“44 of 100 ALLEN REPORT respondents, in 2019, confirmed presence of rental homes on-site within their communities. Unadulterated total of rental units = 47,542 or 1,081 per community. These totals are down from 53,931 and 1,100 reported during 2018. Furthermore, when 25,530 rental units among just three mega portfolios, in 2019, are subtracted out, it leaves an average of 541 rental units in each of the remaining portfolios.” NOTE. It is nigh impossible, given the wide range in property sizes within portfolios, to accurately extrapolate the total number of rental units that might be afield among all 500+/- portfolios nationwide and in Canada. 200,000+ anyone? And the slightly reduced total number of rental units has more to do with which portfolio firms responded with usable data and which ones simply chose not to share information this time around. GFA

So, what are the economics behind a successful rental program? Besides the policy and procedure measures recommended earlier, product selection, financing of new homes as rentals, estimating rental rates, and more, all play important roles. What follows from here are some casual observations and recommendations from portfolio owners/operators ‘all in’ the rental home scene.

• Vacant rental homesites earn $-0-. What’s it cost to install a new singlesection or multisection home, and is it possible to gross a 20% ‘return‘ on that? If so, you should be able to net 10% unleveraged. Finance the home, and one’s ‘return’ depends on interest expense. For example, a $50,000 cost new home, with 80% financeable, will cost $2,800+/- per year. Rent-wise, the home should gross $10,000/year (i.e. $800/month rent) and net $5,000. Subtract out the $2,800+/- interest cost and realize $2,200/year as a return on the value of the rental homesite.

• We recommend rental customers staying three years or less, rent our homes. This increases occupancy for us, by making it easier for them to qualify and move into the community, and it makes it easier for them to leave when the time comes, because they don’t have to worry about reselling the house.

• Renting simplifies matters greatly for us. A resident needs but one month rent, plus one month security deposit or $1,600, as opposed to homebuyers/site lessees who need 10% down payment plus one month rent, generally about $8,000. The difficulty getting prospects financed these days, results in us renting eight homes for every one we sell. And we maintain 95% rental home occupancy! Our total maintenance cost for a rental unit is only $600+/- per unit per year.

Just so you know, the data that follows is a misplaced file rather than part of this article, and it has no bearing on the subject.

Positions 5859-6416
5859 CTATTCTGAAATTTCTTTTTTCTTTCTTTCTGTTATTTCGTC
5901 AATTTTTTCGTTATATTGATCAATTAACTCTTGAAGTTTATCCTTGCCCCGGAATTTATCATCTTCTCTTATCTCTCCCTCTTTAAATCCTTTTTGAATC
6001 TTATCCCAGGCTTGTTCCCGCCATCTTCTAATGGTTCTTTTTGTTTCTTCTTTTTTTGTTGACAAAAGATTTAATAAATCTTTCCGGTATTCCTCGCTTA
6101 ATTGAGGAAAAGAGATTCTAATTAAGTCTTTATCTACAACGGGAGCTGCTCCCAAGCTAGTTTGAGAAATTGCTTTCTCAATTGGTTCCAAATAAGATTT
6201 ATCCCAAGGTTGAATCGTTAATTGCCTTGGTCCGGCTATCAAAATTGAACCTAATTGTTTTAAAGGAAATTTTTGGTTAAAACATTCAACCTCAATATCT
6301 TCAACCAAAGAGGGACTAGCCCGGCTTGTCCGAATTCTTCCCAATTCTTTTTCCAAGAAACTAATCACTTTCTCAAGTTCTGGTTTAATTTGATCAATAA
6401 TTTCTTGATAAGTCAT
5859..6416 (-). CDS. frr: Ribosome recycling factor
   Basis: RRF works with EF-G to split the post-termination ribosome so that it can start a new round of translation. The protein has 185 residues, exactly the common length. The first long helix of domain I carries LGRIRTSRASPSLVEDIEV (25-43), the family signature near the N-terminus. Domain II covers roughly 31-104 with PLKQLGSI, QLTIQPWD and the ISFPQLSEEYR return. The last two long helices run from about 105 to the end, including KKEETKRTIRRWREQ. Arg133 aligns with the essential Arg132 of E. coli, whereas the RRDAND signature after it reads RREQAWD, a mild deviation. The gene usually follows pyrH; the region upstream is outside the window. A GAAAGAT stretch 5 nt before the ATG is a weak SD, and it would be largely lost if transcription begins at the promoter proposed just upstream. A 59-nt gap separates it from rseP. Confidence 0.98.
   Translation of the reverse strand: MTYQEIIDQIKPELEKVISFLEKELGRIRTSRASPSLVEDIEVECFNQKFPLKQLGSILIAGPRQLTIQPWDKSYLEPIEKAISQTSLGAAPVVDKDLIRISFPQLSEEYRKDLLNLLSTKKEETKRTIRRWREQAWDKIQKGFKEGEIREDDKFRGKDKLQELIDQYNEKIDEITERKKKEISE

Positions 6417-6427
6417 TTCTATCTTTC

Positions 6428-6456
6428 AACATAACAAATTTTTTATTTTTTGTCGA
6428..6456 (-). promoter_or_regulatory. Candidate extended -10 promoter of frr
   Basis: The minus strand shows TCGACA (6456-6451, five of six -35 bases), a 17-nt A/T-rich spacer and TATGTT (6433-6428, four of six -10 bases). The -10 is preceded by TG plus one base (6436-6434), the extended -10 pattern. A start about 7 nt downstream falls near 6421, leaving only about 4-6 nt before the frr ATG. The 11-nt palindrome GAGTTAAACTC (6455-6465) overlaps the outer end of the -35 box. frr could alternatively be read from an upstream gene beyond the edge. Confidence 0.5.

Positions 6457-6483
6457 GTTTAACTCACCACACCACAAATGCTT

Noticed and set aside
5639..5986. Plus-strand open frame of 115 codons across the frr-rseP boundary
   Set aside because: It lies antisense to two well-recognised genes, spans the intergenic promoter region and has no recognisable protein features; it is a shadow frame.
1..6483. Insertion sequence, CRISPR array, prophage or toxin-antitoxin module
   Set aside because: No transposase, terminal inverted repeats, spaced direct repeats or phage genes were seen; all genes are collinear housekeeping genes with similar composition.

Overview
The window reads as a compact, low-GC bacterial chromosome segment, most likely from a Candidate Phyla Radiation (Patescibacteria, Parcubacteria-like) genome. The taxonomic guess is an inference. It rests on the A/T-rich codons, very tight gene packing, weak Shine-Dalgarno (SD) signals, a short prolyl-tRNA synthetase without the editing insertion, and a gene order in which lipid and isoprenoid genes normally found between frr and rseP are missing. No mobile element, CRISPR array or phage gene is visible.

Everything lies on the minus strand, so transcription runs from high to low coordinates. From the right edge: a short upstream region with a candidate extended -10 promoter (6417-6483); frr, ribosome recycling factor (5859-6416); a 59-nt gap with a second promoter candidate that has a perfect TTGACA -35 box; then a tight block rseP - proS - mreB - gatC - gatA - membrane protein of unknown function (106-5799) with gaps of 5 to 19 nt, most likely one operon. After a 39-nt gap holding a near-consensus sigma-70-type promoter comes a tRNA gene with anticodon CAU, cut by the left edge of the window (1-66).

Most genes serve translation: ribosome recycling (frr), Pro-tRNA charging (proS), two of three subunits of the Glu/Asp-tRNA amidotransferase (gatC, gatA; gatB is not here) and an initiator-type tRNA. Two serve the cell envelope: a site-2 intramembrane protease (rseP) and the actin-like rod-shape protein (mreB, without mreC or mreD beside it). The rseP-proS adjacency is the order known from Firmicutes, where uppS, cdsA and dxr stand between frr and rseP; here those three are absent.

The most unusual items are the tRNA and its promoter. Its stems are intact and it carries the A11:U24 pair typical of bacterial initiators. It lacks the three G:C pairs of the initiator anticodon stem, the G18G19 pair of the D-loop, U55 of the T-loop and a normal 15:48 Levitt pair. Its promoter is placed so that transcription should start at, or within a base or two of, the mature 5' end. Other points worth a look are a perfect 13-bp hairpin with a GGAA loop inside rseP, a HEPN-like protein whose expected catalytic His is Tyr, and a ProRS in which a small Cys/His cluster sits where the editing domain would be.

So, are rental units in land lease communities ‘here to stay’? Your guess is as good as mine. They’re certainly filling the affordable housing need right now, especially in the face of tightened financial regulations and lack of reasonable access to chattel capital for home-only loans. But, like the last decade or two of the 20th century, unforeseen circumstances might, once again, make it advantageous to convert rental units into contract sales – especially before marketing land lease communities ‘for sale’.

End Notes.

1. For the complete story of this saga, and how it played out a decade later, read the short story ‘An Error to Die For’ in SWAN SONG, available via

2. Why convert rental units to contract sales during the period 1980 thru 2009? Reconditioned manufactured homes used as rental units were an expensive proposition, where basic repairs and ‘make ready’ maintenance were concerned. Furthermore, land lease community ‘buyers’ oft aggressively negotiated the value of rental units ‘down’ from their capitalized income value to minimal replacement values. And, at the time, most lenders, as well as the GSEs until they dropped out of the manufactured housing market, eschewed financing and guaranteeing ‘park-owned’ home loans.

Part II.

$ Market Updates for Land Lease & RV Communities…

Record Low: US Treasury rates dropped to record lows, with the entire yield curve below 1% for the first time in history; and the 10-year US Treasury hit a record low of 0.32% on March 9.

Record Flow: Fannie Mae & Freddie Mac are being inundated with new loan requests, submissions are at $9 billion a week for each lender, triple their normal pace! (Expect GSEs to be cautious about guaranteeing loans with firms who might plan to greatly increase rental homesite rents soon after deal ‘closings’, adding to discontent already fanning the flames of landlord-tenant legislation. GFA)

Agency Response. Agencies continue to provide loan quotes injecting liquidity into the market during times of high volatility; and their response to record inflows and the low Treasury rates has been to increase spreads and institute tight floor rates – currently financing rates around 3.0%.

Agency Forecast: If new submissions maintain at the current pace, expect spreads to increase and credit tighten throughout the year, as agency lenders manage their 2020 volume caps.

Other Lenders. Life companies actively quoting financing rates in the low 3.05 range, and conduit lenders on ‘standby’ until the market provides price clarity.

Thanks, again, to Art Tuverson for supplying the gist of this information for blog floggers (readers). And, no kidding, YOU DO WANT your personal copy of the 22nd annual National Registry of ALL Lenders Serving Land Lease Communities & the Manufactured Housing Industry!

George Allen, CPM™Emeritus, MHM™Master

Postscript. I rarely do postscripts, but in the event YOU are interested in writing MH & LLCommunity trade-related articles for one or more of three trade publications, know I’m planning a day long Writers’ Seminar at the RV/MH Hall of Fame in Elkhart, IN., on 3 August, roughly from 9AM-3PM (lunch together). Attendance must be limited, so if seriously interested, respond NOW to this invitation, via email: or the phone number listed above. Minimum fee to cover handouts and necessary meeting expenses.

Also know, EducateMHC, the same day is hosting its day long, and very popular, Manufactured Housing Manager professional property management training & certification program at the RV/MH Hall of Fame. Today, nearly 1,500 MHMs own/operate land lease communities throughout North America! To register, visit